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Reports


Inspection carried out on 21 March 2018

During an inspection to make sure that the improvements required had been made

 

When we carried out an announced comprehensive inspection of Snowberry Lane Clinic on 5 December 2017 we identified one area where the provider was not providing safe care in accordance with the relevant regulations.

 

We said they must:

  • Ensure care and treatment is provided in a safe way to patients. For example, with regard to appropriate equipment and medicines for use in an emergency.

We also advised the service they should:

  • Put guidance in place to help staff decide which phone calls to their out-of-hours phone number should be escalated to medical staff.

  • Revise their complaints policy to ensure patients are given information on how to escalate a complaint if they are not satisfied with the service response.

Following our inspection the provider sent us an action plan setting out the action they would take to meet the relevant regulation.

This inspection was an announced focused inspection carried out on 21 March 2018 to confirm that the service had carried out their plan to meet the legal requirements in relation to the breaches in regulations that we identified in our previous inspection on 5 December 2017. This report covers our findings in relation to those requirements and also additional improvements made since our last inspection.

At this inspection we found that the service was meeting the regulation they had previously breached and was providing safe care in accordance with the relevant regulations.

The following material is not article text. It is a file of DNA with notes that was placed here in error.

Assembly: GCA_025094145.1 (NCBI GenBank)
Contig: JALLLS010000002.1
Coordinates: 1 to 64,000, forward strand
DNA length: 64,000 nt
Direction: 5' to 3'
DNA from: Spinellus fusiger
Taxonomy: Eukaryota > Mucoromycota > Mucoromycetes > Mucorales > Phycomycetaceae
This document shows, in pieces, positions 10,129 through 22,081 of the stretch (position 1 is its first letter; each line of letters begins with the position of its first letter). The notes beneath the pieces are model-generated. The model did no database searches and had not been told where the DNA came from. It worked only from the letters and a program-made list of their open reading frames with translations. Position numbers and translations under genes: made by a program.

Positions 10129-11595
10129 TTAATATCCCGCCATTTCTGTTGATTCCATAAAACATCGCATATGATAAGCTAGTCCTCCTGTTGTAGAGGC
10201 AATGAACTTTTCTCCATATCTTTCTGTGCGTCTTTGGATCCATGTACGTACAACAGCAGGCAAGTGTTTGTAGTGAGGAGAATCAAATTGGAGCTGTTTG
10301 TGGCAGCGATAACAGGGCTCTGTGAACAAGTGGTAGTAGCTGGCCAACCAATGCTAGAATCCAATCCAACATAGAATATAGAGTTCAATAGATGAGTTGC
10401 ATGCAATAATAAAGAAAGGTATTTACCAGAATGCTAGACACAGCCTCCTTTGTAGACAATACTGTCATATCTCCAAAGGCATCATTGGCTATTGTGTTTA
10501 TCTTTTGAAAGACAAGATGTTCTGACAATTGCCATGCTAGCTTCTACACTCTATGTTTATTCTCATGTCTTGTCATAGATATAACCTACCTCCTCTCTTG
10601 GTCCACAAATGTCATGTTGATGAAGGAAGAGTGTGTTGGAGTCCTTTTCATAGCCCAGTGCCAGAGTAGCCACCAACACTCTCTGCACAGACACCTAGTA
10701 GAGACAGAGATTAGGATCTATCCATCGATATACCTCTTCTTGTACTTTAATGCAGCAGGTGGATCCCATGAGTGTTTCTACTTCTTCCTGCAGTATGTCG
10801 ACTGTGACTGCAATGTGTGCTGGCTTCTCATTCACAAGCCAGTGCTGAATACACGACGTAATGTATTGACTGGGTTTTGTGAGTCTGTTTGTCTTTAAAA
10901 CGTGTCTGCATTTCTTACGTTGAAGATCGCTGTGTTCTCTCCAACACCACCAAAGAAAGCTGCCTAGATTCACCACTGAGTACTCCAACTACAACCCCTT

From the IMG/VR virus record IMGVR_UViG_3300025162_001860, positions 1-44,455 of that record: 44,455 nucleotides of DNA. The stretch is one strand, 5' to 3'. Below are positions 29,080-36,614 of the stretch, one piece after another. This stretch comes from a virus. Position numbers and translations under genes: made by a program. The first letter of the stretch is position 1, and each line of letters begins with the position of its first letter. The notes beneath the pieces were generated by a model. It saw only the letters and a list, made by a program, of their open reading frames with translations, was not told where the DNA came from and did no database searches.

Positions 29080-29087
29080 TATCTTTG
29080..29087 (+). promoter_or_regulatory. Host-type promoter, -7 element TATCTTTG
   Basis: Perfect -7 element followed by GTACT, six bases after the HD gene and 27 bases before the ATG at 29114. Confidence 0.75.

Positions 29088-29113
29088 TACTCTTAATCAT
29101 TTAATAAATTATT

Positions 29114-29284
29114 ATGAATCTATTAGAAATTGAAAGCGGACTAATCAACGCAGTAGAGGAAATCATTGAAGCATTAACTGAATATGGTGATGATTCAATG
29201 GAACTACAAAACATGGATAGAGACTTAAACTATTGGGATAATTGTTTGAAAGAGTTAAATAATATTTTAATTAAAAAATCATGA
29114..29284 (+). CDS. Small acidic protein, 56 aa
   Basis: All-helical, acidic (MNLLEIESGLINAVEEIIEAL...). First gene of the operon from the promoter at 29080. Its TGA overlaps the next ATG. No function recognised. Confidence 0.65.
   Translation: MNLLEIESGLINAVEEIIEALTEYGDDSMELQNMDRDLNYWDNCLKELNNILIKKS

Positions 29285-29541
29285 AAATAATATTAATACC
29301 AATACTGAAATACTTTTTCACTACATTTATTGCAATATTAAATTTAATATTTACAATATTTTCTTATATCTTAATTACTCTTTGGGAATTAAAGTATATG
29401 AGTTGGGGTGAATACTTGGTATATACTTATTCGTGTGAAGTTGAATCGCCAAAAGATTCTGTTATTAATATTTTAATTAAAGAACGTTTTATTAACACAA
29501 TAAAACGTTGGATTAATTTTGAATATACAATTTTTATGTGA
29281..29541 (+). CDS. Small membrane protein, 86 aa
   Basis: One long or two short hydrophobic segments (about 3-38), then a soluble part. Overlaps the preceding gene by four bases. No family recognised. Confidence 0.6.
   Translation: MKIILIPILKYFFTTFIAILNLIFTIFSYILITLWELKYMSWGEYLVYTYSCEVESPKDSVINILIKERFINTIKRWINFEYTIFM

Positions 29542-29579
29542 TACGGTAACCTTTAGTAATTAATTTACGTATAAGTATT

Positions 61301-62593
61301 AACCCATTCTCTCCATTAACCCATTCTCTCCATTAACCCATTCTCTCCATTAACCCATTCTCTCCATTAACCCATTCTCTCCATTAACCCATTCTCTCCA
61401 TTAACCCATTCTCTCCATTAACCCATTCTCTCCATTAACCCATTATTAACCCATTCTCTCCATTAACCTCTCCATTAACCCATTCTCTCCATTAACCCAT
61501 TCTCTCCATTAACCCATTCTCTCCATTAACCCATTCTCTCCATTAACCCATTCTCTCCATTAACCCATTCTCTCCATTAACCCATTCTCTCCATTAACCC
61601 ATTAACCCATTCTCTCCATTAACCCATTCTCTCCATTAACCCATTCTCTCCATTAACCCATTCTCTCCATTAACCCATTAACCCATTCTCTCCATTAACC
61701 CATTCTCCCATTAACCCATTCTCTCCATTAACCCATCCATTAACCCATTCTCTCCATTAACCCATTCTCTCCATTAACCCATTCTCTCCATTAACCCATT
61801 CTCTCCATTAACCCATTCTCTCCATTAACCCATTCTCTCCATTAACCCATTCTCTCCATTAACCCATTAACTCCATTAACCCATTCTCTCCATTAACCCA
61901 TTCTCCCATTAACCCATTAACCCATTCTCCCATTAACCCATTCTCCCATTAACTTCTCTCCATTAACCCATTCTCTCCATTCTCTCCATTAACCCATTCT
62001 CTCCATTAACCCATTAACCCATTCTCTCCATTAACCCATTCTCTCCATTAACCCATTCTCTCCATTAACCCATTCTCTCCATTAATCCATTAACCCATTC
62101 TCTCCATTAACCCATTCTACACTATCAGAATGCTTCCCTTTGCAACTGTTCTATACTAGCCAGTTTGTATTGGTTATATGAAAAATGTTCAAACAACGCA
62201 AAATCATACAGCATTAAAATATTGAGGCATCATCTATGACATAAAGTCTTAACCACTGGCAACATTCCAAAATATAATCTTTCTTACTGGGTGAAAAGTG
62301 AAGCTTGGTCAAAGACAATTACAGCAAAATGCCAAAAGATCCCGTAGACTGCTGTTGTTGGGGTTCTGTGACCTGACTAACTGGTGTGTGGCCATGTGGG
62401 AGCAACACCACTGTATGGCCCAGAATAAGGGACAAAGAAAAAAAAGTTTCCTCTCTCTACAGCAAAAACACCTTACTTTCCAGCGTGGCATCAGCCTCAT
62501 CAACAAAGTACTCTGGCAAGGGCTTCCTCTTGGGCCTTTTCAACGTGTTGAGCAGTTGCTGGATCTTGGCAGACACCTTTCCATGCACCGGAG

Our key findings were as follows:

  • The practice now had oxygen available for use in emergency and had developed protocols and systems to ensure it was kept safe and fit for use

    .

  • The service had developed a protocol giving guidance to staff who answered the out-of-hours phone on when a doctor should be contacted.

  • The practice had revised their complaints policy to include information on how to escalate a complaint.​

Professor Steve Field (CBE FRCP FFPH FRCGP) 

Chief Inspector of General Practice

Inspection carried out on 5 December 2017

During a routine inspection

We carried out an announced comprehensive inspection on 5 December 2017 to ask the service the following key questions; Are services safe, effective, caring, responsive and well-led?

Our findings were:

Are services safe?

We found that this service was not providing safe care in accordance with the relevant regulations.

Are services effective?

We found that this service was providing effective care in accordance with the relevant regulations.

Are services caring?

We found that this service was providing caring services in accordance with the relevant regulations.

Are services responsive?

We found that this service was providing responsive care in accordance with the relevant regulations.

Are services well-led?

We found that this service was providing well-led care in accordance with the relevant regulations.

Background

We carried out this inspection under Section 60 of the Health and Social Care Act 2008 as part of our regulatory functions. This inspection was planned to check whether the service was meeting the legal requirements and regulations associated with the Health and Social Care Act 2008.